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After Diligent Search, Burial of Former ‘John Doe’ Proves a Mitzvah

Rabbi Yosef Wolvovsky traveled an hour each way on Jan. 10 to perform a graveside funeral for a man he had never met. Eight of the other nine men present that Friday morning were in a similar position.

But duty called, and the group rose to the occasion.

“It all began earlier in the week,” explains Wolvovsky, who co-directs the Chabad Jewish Center of Glastonbury, Conn., with his wife, Yehudis. “I was in the office of Dr. Steven Rafalowsky, a friend with whom I study Torah and put on tefillin. All of a sudden, I start getting calls and urgent text messages from my colleague, Rabbi Levi Schectman, who serves as Chabad on Campus rabbi at Wesleyan University, about 15 miles away from Glastonbury. Someone had passed away, and it seemed urgent.”

After excusing himself and calling Schectman, Wolvovsky learned that a man named Jeffrey Gollinger, 72, had passed away in a nearby hospital. A long-term resident at the Twin Maples Health Care Facility—a nursing home in Durham, Conn.—Gollinger suffered from physical and mental handicaps, and had no known relatives.

The staff knew that he was Jewish and that a rabbi visited occasionally, but had no instructions for burial and didn’t know the rabbi’s name or whereabouts. Left with no recourse, they were in the process of turning his body over to the state.

While looking through his meager possessions, they discovered a Chanukah guide published by Rabbi Shlomo Lakein of the Crown-Heights, N.Y., based Outreach Publishing Corp. and distributed by the Chabad yeshivah in New Haven, Conn. Hoping to find the rabbi, they called the number on the pamphlet. They reached Rabbi Yosef Lustig, principal of the high school division. Since the school distributes hundreds of such publications tucked into menorah kits every year, he had no idea who brought Gollinger that particular flier.

Using Chabad.org’s Chabad center locator, Lustig determined that the closest Chabad center was Schectman’s and gave him a call. Since Schectman’s primary work is with university students, he quickly contacted Wolvovsky, hoping that perhaps he was the rabbi in question or would otherwise know how to care for Gollinger’s remains.

A Sacred Obligation

In Judaism, caring for the dead is known as chesed shel emet, or “true kindness,” since it’s done with no possible hope for reward. When the deceased leaves no relatives or friends, he or she is known as a met mitzvah, and it is a sacred obligation to help bring him or her to proper Jewish burial.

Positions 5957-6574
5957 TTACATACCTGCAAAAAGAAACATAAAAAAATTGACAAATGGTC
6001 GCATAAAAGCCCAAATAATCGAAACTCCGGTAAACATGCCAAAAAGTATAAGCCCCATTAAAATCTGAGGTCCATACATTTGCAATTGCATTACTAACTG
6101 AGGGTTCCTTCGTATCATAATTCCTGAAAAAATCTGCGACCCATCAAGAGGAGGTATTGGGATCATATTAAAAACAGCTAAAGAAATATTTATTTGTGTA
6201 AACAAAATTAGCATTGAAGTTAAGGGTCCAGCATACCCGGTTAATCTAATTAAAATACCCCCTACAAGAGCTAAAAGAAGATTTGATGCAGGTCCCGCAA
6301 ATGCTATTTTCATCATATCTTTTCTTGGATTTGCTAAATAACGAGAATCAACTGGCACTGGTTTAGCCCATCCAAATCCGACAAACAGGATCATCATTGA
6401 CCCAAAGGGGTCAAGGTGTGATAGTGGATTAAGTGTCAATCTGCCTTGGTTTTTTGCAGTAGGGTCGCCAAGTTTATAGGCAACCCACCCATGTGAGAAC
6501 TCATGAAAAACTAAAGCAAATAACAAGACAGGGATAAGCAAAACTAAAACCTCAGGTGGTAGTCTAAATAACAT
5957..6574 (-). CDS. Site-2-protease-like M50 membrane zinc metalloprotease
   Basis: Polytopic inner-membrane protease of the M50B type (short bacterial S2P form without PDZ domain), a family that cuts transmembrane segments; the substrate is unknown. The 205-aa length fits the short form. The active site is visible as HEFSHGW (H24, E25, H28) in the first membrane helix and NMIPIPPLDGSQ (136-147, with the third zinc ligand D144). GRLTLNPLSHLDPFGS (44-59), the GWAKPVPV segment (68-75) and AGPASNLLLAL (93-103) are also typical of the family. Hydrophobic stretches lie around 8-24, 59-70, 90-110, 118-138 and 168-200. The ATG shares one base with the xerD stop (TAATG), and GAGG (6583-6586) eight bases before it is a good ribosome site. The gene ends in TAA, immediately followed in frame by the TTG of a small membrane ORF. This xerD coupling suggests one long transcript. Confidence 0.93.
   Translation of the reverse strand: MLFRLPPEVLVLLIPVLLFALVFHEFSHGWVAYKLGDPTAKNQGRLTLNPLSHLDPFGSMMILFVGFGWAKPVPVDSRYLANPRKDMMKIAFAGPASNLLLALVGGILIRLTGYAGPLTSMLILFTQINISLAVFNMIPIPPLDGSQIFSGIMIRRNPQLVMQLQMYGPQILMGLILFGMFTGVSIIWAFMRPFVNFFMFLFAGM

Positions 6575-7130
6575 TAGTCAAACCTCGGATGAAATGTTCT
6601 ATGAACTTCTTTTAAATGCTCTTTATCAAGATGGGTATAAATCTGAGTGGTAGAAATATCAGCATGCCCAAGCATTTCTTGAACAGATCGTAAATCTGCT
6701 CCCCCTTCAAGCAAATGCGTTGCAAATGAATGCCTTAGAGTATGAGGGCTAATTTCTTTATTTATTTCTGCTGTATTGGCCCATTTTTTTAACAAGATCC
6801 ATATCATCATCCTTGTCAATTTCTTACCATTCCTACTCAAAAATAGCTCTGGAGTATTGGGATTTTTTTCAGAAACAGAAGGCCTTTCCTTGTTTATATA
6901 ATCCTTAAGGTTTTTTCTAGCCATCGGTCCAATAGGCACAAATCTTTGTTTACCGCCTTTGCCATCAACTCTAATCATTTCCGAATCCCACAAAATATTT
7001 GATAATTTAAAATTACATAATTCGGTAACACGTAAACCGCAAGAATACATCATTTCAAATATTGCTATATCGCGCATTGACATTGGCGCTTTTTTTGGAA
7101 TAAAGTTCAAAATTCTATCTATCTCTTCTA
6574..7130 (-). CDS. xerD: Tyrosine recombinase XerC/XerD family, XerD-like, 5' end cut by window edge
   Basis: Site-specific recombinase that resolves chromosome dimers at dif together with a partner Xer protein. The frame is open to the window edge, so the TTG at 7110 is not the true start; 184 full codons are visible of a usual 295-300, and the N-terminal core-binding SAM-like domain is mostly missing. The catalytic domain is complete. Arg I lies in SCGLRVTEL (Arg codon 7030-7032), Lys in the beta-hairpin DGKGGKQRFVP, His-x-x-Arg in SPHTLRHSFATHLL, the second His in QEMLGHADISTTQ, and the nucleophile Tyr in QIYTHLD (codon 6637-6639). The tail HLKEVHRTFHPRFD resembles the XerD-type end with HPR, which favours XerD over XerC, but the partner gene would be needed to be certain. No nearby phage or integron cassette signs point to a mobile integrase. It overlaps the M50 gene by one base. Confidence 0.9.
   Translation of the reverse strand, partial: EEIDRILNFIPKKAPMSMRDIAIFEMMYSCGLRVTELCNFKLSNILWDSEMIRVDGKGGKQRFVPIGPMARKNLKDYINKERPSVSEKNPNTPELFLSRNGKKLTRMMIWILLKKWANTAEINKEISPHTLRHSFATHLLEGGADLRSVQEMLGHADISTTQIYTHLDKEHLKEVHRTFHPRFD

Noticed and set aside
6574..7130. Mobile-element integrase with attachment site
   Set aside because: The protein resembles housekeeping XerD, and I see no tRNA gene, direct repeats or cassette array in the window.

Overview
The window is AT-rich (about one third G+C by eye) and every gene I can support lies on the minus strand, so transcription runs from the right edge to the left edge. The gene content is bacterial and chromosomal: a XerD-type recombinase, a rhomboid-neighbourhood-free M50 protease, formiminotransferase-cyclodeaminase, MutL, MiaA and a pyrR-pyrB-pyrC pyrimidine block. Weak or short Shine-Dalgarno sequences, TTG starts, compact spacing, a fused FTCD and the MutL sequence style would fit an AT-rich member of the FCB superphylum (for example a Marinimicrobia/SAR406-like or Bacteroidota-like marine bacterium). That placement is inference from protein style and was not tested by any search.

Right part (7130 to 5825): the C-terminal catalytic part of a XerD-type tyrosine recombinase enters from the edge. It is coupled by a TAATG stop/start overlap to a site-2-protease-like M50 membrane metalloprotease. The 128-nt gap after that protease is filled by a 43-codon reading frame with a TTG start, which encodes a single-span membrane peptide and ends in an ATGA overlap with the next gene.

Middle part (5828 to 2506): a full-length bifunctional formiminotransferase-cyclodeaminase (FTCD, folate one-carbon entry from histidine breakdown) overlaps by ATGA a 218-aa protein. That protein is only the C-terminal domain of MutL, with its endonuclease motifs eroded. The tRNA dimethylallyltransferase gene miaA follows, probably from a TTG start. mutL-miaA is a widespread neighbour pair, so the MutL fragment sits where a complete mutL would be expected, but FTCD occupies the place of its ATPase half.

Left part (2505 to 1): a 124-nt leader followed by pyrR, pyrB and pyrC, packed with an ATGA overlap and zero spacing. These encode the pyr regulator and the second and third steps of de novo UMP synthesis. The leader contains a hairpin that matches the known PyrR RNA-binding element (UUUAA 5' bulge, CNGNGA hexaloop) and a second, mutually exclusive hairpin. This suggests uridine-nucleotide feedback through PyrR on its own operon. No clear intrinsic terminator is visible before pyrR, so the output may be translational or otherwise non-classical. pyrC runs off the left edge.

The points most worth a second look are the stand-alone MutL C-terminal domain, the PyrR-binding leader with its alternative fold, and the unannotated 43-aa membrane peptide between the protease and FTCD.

Right then and there, Wolvovsky and Rafalowsky started working the phones and searching the Internet, looking for possible relatives with no success. At the same time, Wolvovsky contacted other Chabad rabbis in the area, hoping to discover the unidentified rabbi.

At last, he struck gold. Upon the advice of Rabbi Yosef Hodakov of Chabad of Westville, Conn., he called Rabbi Berel Levitin, a Chabad rabbi whose main work involves Torah classes and other services for seniors in New Haven.

It turned out that Levitin had been visiting the man for 20 years. Gollinger’s father had left when he was a small child; his mother had passed away in 1966. Ever since, he had been alone in the world. Levitin first met him when Gollinger was living in a group home in New Haven. Gollinger would often walk near the yeshivah and enjoyed interacting with the students.

“He was always really happy when I would visit,” says Levitin. “We would put on tefillin and celebrate Jewish holidays together. He was just so thrilled to be able to say the blessings with me and ask how his old friends at the yeshivah were doing.

They may not have been aware of it, but he felt very close to them.”

With time, Gollinger was transferred to a succession of facilities, ultimately ending up in Durham, a half-hour drive away. Levitin continued to visit, bringing holiday goodies, prayers, news from the yeshivah—and most importantly, his companionship.

Upon learning of the death of his friend, Levitin began making arrangements for the funeral. He called the Robert E. Shure Funeral Home, with which he had a relationship, and was surprised to learn that Gollinger had put down some money toward his funeral many decades ago.

Upon further investigation, Levitin learned that he had left instructions that he be buried near his mother. However, due to a breakdown in communication, the facility where he had last been living was unaware of the arrangements, and the funeral home had no way of knowing that he had died.

“Thank G‑d, we were able to give him a proper Jewish burial right next to his mother,” says Levitin. “Rabbi Wolvovsky and I were joined by eight students from the yeshivah, and the kaddish prayer was recited for his soul.”

“You never know the power of a mitzvah,” Wolvovsky concludes. “Someone gave a Chanukah pamphlet to a lonely man in a nursing home, and that one isolated act of kindness was the key to ensuring that he was accorded a dignified and spiritually significant burial with the people who meant the most to him.”

4 Comments

    • 2. To Commenter #1 wrote:

      B”H

      Your question is really “off the wall”!

      I can only hope that you did not really read the article thoroughly. So I can only pray that you are not asking your question, “Where’s the family sitting Shiva?” out of some kind of cruel joke or sarcasm.

      The article makes it very clear that the niftar had no known family members left, that he was “alone in the world”. The nursing home said he had “no known relatives,” and the rabbis’ Internet searches for family members did not turn up anyone.

      So, R”L, there is no “family sitting Shiva.”

      Baruch dayan ha’emes!

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